Date of Graduation

12-2018

Document Type

Dissertation

Degree Name

Doctor of Philosophy in Poultry Science (PhD)

Degree Level

Graduate

Department

Poultry Science

Advisor

Harold Goodwin

Committee Member

Yanbin Li

Second Committee Member

Randall Singer

Third Committee Member

John Marcy

Keywords

Campylobacter, Indicator Organism, Intervention, Poultry, QMRA, Salmonella

Abstract

Samples collected at five different large bird poultry processing facilities over a period of 7 months from prescald to post debone locations were enumerated for Enterobacteriaceae, Salmonella spp., and Campylobacter spp. and the results were used to create Quantitative Microbial Risk Analyses (QMRA) models for parts, ground, and mechanically separated chicken (MSC) products. Sensitivity analyses indicated the points in the process at which reductions would be most advantageous to the endpoint and simulation models were run to test reductions required to meet the current USDA performance standards.

These data were analyzed to determine the reductions from one node (location) to the next and including outside variables (line speed, presence of a post-pick cabinet, pH, and chemical concentration) in the process that may affect the efficacy of these applications in the process. Stepwise regression analyses were used to determine if there was a relationship between the reductions and these variables. If the relationship was significant, then it was further explored with linear estimation to find the most beneficial point at which each of these factors influenced the largest reduction in either Salmonella spp. or Campylobacter spp.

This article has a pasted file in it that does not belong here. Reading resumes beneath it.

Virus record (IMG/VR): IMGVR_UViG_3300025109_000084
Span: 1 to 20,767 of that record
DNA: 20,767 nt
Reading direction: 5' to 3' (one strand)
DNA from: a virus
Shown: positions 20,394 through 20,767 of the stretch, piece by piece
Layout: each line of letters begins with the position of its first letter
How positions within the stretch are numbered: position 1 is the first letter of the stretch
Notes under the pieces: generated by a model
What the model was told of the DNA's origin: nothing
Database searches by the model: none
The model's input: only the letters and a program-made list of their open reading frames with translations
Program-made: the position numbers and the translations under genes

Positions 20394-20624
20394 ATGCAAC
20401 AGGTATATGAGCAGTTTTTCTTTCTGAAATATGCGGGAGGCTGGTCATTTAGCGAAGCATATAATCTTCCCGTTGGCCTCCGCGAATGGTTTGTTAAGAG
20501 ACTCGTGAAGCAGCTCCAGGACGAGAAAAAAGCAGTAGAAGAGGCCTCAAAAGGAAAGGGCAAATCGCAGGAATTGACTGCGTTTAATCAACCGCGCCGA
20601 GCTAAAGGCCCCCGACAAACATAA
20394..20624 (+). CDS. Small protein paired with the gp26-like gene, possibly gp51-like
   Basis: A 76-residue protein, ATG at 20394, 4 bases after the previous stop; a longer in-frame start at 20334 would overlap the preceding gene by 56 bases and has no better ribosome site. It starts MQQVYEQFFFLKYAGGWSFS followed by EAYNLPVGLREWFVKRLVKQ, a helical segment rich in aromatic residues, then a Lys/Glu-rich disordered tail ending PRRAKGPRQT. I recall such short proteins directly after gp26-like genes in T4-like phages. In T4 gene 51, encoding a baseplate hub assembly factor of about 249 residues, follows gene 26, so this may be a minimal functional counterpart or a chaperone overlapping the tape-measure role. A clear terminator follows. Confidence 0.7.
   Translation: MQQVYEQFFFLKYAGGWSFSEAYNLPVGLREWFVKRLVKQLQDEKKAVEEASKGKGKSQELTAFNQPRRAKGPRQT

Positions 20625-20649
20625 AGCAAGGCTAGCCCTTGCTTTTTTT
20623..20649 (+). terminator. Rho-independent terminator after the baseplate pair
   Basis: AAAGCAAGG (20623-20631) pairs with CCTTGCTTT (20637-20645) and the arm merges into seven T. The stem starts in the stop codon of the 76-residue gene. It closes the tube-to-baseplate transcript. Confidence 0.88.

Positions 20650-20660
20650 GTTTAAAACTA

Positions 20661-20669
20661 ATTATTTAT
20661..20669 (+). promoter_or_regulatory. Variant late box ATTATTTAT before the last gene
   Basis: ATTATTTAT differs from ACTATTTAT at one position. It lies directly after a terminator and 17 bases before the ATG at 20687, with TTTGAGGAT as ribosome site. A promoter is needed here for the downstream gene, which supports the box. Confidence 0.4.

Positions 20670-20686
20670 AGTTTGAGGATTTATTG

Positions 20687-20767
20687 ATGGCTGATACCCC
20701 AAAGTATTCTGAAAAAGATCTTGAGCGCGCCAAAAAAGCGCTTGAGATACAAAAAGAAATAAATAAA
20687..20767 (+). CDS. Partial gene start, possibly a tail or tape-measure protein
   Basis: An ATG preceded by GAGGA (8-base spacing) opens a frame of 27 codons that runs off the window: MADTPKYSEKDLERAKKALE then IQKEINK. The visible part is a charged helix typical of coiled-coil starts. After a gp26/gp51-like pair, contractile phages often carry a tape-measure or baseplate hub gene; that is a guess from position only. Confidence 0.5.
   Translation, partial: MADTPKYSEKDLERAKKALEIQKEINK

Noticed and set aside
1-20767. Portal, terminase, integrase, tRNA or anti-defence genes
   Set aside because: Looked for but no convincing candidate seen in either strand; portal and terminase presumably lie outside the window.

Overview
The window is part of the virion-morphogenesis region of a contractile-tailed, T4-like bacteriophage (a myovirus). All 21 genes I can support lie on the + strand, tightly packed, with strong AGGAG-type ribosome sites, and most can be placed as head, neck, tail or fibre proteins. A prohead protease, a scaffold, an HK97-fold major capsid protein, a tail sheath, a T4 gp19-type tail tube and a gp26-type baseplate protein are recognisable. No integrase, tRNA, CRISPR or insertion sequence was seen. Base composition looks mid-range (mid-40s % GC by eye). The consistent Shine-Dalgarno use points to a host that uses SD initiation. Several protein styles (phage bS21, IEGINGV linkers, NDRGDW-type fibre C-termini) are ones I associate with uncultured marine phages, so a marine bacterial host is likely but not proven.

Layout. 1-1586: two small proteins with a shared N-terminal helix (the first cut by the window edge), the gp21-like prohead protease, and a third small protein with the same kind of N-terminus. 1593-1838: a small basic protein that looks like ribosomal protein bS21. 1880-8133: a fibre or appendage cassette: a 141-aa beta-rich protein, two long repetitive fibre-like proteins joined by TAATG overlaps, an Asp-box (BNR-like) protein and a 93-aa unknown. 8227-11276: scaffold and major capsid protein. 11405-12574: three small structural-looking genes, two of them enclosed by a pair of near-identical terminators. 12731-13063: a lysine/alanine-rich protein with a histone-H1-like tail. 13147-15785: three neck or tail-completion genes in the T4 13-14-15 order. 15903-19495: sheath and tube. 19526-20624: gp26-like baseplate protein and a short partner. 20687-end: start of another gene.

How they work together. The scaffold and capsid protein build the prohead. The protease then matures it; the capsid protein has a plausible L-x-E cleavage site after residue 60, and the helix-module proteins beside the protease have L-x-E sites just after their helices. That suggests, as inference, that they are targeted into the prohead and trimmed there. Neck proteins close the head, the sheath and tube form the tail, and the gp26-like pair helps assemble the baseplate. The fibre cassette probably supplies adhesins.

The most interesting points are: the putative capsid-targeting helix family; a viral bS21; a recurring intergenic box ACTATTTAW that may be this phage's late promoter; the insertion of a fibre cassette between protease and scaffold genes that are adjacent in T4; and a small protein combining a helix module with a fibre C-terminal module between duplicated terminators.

Data on poultry products during processing was analyzed to identify for Enterobacteriaceae, Salmonella spp., and Campylobacter spp. for each sample. These samples were then compared to determine if there existed a statistically significant relationship between Enterobacteriaceae and Campylobacter spp. and/or Salmonella spp. at first processing and for several post-debone products (parts, ground, frames, and MSC).

Results from these analyses indicated that the parts product should be able to meet USDA FSIS Agency standards, but that ground and MSC product would require reductions (starting from pre-scald) that may not be reasonably likely to occur at a processing facility. The use of the intervention analysis should aid in determining the best intersect of pH and chemical concentration in removing these pathogens from the first process whole bird carcass rinse (WBCR) samples. Analysis of Enterobacteriaceae as an indicator organism resulted in a justification for the use of Enterobacteriaceae as a predictor organism for first processing WBCR samples.

Available for download on Saturday, December 12, 2020

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